Take any other anime, which involves fighting huge monsters. In nine out of ten cases, these monsters are just screaming and attacking with just no particular purpose, only waiting for the hero to defeat them. I love how Deltora Quest manages to avoid this often-made mistake by giving every single monster on the show the ability to talk and think on its own. Seriously, at the moment, the Shadow-Lord and Thaegan are the only ones who still feel like pure evil, but it isn’t like their stories are over, and I’m expecting their background along the way.
The king of Rat City, a huge three-headed dragon, may not have been the best boss this series had to offer (the fight with Thaegan was much better), it was refreshing to watch, when compared to the dozens of other series with villains who can’t think for themselves. Okay, Lief won in the end, but the storytelling was good enough for me not to mind. I also like how the end of the episode subverted the “Disney-ending”-trope, with the elixir of life that Jasmine got from the forest in the first arc.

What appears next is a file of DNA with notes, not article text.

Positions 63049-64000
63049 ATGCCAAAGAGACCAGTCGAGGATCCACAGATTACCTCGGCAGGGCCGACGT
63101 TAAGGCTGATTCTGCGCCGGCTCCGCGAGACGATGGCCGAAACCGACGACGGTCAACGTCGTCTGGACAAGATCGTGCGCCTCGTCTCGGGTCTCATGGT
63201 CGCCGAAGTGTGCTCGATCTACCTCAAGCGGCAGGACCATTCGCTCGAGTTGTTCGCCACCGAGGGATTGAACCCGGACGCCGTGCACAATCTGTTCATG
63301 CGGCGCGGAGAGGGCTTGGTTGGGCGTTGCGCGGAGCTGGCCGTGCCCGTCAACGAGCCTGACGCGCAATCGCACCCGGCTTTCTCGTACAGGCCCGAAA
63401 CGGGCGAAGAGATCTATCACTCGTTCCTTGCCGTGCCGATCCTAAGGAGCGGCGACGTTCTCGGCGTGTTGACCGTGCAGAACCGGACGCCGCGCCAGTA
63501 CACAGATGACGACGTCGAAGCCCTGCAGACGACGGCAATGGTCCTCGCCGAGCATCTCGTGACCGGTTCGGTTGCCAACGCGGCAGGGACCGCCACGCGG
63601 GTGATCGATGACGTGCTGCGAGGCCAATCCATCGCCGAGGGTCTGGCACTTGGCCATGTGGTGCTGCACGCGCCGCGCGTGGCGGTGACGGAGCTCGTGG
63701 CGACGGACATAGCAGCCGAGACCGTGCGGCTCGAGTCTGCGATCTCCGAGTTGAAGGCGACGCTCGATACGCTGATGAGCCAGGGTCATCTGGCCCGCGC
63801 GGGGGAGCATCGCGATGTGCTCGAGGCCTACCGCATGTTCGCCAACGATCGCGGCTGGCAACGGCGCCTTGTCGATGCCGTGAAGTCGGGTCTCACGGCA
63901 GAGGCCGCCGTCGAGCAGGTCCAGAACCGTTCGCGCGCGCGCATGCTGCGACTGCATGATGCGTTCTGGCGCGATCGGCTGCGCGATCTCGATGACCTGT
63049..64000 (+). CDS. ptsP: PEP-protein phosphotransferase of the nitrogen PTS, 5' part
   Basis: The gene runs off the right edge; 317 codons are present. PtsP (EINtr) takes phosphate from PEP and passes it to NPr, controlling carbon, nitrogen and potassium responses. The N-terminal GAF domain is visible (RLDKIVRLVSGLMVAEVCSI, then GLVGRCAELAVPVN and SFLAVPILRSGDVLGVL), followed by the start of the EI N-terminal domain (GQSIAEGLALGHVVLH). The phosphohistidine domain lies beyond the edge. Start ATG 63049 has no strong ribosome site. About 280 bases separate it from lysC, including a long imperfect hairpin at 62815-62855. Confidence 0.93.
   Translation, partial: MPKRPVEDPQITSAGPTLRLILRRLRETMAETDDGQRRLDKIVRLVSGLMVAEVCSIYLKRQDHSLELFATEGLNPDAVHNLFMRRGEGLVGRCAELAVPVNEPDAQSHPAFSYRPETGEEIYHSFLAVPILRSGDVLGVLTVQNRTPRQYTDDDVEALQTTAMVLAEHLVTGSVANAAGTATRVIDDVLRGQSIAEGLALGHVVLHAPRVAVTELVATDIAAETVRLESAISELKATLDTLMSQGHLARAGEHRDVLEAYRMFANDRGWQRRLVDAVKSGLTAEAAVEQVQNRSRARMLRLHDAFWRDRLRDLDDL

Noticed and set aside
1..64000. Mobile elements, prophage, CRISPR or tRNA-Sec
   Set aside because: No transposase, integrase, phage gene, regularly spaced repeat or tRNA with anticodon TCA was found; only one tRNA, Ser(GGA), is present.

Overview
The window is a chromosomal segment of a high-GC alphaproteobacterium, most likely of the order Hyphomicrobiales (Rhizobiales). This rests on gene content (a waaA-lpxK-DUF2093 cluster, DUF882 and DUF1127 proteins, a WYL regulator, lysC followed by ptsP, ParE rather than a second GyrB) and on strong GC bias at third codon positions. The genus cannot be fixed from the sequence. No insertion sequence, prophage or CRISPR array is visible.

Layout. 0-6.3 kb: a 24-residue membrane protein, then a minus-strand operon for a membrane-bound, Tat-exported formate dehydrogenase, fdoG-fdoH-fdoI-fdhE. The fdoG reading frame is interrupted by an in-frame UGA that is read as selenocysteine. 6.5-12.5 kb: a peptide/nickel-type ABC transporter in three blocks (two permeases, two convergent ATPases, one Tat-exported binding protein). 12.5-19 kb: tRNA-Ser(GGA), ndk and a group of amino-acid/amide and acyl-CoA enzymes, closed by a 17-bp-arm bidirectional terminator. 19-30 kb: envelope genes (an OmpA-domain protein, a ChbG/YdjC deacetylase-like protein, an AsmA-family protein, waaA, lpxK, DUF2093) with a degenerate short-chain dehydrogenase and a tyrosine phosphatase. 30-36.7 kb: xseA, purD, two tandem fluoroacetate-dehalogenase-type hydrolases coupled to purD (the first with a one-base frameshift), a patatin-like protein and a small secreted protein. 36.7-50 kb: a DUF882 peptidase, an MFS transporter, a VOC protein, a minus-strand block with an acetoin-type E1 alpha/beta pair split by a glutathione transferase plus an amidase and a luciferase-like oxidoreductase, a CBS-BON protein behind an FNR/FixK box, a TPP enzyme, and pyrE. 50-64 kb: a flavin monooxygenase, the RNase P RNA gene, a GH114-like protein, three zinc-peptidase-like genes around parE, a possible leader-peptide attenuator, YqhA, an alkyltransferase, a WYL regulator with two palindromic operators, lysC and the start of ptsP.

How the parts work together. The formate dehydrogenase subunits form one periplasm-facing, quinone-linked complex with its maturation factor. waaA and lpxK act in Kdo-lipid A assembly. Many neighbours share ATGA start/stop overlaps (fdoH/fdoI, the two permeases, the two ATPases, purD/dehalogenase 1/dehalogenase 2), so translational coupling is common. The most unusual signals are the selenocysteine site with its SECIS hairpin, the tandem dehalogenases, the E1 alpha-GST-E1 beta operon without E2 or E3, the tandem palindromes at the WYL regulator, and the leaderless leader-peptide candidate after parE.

Jasmine’s story for this episode may have been a bit too forced, and it could have gotten a bit more detail, but it does give a bit more depth to her character. Her reasons to join Lief were quite fragile to begin with, and with this episode, they were quite a bit strengthened. It seems that she just can’t leave Lief and Barda, who like to do first, think later (especially the former), alone. The three of them make a nice team: Lief’s courage, combined with Barda’s experience and Jasmine’s alertness.
One thing I didn’t like about this episode is the rats-part. I didn’t like how some parts of the castle were full of them, while in other parts they were nowhere to be found. There are a few clichés here and there in the storytelling, but the rest of it definitely makes up for them.
EDIT: I’ve decided to drop this series. Even if new episodes do get subbed, I’ll still watch them, but at this point I have no real intention to blog them.